تاثیر پژوهش حسابداری بر امور مالی
|کد مقاله||سال انتشار||تعداد صفحات مقاله انگلیسی||ترجمه فارسی|
|10243||2003||22 صفحه PDF||سفارش دهید|
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Publisher : Elsevier - Science Direct (الزویر - ساینس دایرکت)
Journal : Critical Perspectives on Accounting, Volume 14, Issue 4, May 2003, Pages 417–438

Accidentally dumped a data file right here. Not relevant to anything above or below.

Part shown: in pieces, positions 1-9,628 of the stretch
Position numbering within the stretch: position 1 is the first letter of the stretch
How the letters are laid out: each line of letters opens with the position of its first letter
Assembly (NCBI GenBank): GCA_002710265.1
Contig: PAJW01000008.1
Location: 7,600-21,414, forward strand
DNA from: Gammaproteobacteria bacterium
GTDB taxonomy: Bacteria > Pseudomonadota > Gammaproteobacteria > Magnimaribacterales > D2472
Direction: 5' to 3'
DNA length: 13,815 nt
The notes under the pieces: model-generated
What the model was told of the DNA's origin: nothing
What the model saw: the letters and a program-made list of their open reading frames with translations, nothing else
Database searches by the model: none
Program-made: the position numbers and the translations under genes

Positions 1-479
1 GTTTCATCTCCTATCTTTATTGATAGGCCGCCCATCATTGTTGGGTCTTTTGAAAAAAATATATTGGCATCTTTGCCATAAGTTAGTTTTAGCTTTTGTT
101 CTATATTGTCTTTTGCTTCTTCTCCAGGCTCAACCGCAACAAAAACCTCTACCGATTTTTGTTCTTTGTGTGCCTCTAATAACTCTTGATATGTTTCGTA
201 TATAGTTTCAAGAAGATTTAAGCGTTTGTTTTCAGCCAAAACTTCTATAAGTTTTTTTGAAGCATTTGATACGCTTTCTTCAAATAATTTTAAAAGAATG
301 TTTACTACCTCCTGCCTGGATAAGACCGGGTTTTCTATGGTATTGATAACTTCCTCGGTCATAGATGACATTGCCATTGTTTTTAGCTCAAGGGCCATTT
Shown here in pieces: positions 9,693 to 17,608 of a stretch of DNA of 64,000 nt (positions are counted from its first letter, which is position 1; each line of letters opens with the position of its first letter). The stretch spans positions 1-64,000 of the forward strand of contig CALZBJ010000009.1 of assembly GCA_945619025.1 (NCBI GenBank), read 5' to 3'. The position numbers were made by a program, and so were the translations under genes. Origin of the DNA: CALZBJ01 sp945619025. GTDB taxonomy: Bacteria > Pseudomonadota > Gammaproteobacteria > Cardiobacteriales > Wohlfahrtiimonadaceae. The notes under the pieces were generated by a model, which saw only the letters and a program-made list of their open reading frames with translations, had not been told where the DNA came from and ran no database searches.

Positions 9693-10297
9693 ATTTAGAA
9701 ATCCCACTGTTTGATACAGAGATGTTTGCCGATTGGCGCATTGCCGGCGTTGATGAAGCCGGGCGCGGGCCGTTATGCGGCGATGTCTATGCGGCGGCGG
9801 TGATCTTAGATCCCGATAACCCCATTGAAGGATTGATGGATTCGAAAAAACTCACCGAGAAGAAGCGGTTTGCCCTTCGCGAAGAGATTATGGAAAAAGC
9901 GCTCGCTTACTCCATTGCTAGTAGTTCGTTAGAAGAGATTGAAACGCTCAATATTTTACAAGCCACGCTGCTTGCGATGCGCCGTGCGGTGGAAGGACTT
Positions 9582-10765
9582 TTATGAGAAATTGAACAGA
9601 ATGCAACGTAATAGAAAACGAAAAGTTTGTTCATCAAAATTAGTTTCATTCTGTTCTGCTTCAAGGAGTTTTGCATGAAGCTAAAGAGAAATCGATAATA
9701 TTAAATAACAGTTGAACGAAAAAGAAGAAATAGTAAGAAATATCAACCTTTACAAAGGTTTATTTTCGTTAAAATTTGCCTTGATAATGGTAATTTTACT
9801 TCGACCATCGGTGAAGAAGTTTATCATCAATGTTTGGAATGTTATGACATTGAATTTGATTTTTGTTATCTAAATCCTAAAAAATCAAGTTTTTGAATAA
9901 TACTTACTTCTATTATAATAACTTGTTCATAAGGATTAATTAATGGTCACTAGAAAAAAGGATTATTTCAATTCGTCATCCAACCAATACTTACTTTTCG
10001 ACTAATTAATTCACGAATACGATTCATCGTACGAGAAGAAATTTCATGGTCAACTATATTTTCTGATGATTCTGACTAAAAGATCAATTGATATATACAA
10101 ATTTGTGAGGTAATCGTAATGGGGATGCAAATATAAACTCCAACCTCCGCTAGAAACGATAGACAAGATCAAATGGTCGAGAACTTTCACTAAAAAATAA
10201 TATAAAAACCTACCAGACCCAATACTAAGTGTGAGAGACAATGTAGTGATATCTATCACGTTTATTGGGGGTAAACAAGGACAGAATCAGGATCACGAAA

This paper assesses the impact of accounting research on finance using citational methods and content analysis. The data are 715 articles published in seven finance journals. In contrast to previous research of the influence of finance research on accounting, the results show relatively little impact of accounting research on finance. The limited impact of accounting on finance is principally provided by four accounting journals and a small group of accounting authors. The impact found is often the result of bridging papers, in which either finance articles have accounting authors, or vice versa. These results suggest a substantial disregard of ostensibly pertinent capital-markets accounting research by finance scholars. The reasons for finance’s disregard of this work, whether for reasons of perceived value, quality, or for other reasons, is unclear. However, it is apparent that accounting capital-markets research is not as influential in finance as might be expected.